Drill ‘N’ Bass (2)Drill ‘N’ Bass | hipsterwave - Part 2

So we’ve always thought the Monome is a pretty cool device for making music, among other random uses its makers have come up with. The Monome is like the nerd’s paradise for audio: simple, with a beautiful design, and so many different applications because of its simplicity and integration with MaxMSP, which opens up so many applications and possibilities if you know how to program or are friends with a programmer who will hook you up. Actually, you don’t even have to have any friends to get cool applications for max/msp that can be used with the Monome! Ah, but we digress.

So check out this video demonstration of the monome from its makers:

Pretty cool, huh?

At any rate, the point of this post is not to tout how awesome the Monome is (even though it really is awesome), but rather to clarify something about a song used in a Monome demonstration made by the Monome company! Check it out:

So we came across this video and it’s actually how we discovered the Monome. Late hours wasting time on YouTube will lead you to things like this. We’ve all been there before. Well, so this video–Monome device aside–struck us as really nice in aesthetic terms. The song is beautiful, the flashing lights are kind of cool, but mostly the song is great. So, we managed to get a hold of the producer of the song–Tehn–and he hooked us up. However, this was back when he had the song available on his web site, which is interesting in and of itself. However, it seems as though the song from the video above is no longer available on Tehn’s site. If it is, we just weren’t looking hard enough. However, to save you the trouble, you can just save this download link for yourself!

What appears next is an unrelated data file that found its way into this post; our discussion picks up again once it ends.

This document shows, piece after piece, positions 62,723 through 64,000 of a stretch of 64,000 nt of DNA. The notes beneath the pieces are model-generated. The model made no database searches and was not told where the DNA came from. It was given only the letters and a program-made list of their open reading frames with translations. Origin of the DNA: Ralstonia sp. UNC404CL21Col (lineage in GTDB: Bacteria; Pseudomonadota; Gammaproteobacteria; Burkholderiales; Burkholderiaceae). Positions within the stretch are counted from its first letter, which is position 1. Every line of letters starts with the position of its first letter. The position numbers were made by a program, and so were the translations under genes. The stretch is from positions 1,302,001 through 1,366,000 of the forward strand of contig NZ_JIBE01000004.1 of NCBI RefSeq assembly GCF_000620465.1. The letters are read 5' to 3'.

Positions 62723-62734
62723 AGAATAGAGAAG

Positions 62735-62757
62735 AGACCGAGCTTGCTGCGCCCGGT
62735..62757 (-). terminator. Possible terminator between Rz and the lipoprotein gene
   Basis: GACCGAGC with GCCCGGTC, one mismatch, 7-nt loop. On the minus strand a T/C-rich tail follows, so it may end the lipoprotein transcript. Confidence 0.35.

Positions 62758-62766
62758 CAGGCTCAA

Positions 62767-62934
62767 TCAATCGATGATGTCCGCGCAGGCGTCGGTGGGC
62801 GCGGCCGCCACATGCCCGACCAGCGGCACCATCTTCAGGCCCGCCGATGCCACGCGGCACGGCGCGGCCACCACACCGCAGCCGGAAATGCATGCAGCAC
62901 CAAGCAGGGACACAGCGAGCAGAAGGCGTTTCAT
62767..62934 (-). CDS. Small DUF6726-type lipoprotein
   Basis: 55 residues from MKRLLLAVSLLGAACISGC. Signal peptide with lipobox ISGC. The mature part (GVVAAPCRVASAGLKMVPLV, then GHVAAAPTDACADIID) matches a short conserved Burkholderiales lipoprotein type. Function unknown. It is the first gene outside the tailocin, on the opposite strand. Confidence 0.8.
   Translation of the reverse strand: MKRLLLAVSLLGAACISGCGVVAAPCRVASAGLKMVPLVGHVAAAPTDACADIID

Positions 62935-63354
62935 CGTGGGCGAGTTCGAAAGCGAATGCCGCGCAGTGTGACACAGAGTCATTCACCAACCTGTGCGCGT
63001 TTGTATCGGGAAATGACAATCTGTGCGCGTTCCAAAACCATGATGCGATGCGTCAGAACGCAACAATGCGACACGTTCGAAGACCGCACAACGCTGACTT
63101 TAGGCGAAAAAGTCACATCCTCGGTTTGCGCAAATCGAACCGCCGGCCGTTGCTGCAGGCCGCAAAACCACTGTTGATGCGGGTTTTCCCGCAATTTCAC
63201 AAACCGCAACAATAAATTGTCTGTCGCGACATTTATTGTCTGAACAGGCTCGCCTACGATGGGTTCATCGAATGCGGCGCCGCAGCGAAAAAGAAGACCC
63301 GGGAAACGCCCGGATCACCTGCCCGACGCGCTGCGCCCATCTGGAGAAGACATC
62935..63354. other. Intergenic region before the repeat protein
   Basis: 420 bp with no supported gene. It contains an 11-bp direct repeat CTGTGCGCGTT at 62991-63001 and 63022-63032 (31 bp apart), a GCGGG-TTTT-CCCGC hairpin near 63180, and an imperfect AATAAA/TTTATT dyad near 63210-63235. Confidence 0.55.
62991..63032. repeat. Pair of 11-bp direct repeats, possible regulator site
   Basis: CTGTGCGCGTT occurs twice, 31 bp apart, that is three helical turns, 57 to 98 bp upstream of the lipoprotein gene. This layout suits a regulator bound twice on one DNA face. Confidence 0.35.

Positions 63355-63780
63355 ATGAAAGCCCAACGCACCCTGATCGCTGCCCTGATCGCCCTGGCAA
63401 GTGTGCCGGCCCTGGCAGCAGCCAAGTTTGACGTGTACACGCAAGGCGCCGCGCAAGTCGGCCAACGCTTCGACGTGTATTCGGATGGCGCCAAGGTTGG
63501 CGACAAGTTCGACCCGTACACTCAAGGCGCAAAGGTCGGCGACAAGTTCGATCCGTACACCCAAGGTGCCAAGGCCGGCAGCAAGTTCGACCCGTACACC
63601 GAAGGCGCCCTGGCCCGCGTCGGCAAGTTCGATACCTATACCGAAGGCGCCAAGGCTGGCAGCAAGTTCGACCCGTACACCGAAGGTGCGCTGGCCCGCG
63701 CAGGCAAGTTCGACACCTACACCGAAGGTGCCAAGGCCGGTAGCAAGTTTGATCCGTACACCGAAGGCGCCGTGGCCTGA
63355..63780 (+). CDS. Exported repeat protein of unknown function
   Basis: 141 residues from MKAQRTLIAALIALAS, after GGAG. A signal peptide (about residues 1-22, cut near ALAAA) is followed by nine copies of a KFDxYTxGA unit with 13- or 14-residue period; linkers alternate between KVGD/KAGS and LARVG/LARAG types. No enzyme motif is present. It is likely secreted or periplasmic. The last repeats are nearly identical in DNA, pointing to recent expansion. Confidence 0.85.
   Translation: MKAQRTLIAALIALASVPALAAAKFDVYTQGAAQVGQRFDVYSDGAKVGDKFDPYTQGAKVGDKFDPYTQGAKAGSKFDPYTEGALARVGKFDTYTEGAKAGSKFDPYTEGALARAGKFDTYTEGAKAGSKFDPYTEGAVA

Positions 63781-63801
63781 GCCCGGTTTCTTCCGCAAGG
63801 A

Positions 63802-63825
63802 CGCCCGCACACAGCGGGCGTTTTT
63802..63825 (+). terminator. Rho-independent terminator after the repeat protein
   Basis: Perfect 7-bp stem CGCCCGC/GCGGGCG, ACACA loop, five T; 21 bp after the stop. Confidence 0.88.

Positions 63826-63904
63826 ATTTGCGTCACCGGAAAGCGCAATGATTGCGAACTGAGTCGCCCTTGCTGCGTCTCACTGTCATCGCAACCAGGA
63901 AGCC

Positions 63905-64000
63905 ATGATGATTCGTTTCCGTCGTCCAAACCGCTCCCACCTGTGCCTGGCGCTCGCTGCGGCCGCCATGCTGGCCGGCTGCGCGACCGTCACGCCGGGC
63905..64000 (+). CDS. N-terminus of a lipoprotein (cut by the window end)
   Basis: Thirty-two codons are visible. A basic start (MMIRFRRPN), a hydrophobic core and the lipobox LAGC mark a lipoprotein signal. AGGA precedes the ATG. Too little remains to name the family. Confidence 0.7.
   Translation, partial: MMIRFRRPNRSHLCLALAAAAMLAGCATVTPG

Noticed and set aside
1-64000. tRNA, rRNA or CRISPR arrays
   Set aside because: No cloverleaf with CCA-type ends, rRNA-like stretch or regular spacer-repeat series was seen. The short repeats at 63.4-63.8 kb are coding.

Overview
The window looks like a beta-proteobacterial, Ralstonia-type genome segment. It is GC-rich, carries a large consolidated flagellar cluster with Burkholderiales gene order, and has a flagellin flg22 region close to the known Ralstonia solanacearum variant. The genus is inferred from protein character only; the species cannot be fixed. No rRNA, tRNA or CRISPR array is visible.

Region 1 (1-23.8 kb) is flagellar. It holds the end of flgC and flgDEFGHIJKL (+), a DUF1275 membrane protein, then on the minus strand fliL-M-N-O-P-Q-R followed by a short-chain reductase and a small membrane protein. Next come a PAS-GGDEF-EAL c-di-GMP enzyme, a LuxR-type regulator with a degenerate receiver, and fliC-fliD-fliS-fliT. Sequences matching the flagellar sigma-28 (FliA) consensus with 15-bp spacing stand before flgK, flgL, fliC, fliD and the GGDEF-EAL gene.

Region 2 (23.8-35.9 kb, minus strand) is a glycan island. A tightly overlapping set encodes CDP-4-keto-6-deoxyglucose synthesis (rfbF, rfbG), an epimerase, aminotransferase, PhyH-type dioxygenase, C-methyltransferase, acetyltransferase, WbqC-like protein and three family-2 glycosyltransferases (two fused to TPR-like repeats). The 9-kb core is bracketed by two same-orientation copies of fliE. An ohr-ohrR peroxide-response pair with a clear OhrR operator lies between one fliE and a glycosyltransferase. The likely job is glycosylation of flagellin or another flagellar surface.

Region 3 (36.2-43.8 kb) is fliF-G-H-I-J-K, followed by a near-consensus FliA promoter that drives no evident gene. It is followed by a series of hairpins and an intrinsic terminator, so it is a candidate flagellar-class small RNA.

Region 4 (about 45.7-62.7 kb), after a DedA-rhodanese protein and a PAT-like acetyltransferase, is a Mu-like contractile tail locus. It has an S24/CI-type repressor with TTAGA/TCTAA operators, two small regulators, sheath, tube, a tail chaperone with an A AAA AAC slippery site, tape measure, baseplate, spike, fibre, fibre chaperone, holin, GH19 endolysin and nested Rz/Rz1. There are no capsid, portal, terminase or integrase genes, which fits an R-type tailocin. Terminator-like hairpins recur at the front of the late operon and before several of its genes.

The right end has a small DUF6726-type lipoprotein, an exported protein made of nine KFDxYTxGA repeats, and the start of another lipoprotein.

If you want to just stream the full song,  entitled “jan18cold,”   before downloading, then here it is,

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Special thanks to Tehn and the Monome team for doing what they do.

Velapene Screen – “Chop Suey:”

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Squarepusher, or Tom Jenkinson, is an British electronic music artist signed to Warp Records. He writes experimental electronic music, drawing a lot of influence from drum and bass and jazz. Jenkinson was born in Chelmsford, Essex in 1975 and studied Fine Art at Chelsea College of Art and Design. At shows, Jenkinson often uses a fretted bass guitar, a laptop, and various other hardware. He has appeared twice on BBC Radio 1’s The Breezeblock show.

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Squarepusher sequenced his pre-2000 work on a BOSS DR-660 drum machine. He uses hardware for his electronic music such as Akai samplers, (S950 for early work, S6000 for later work), a Roland SH-101 synthesizer, a Roland TB-303 bassline synthesizer, and a reel-to-reel tape machine. Around the year 2000, Squarepusher bought a computer with Reaktor and an Eventide Orville for digital processing. According to a list of gear from the official website, Squarepusher owns the following: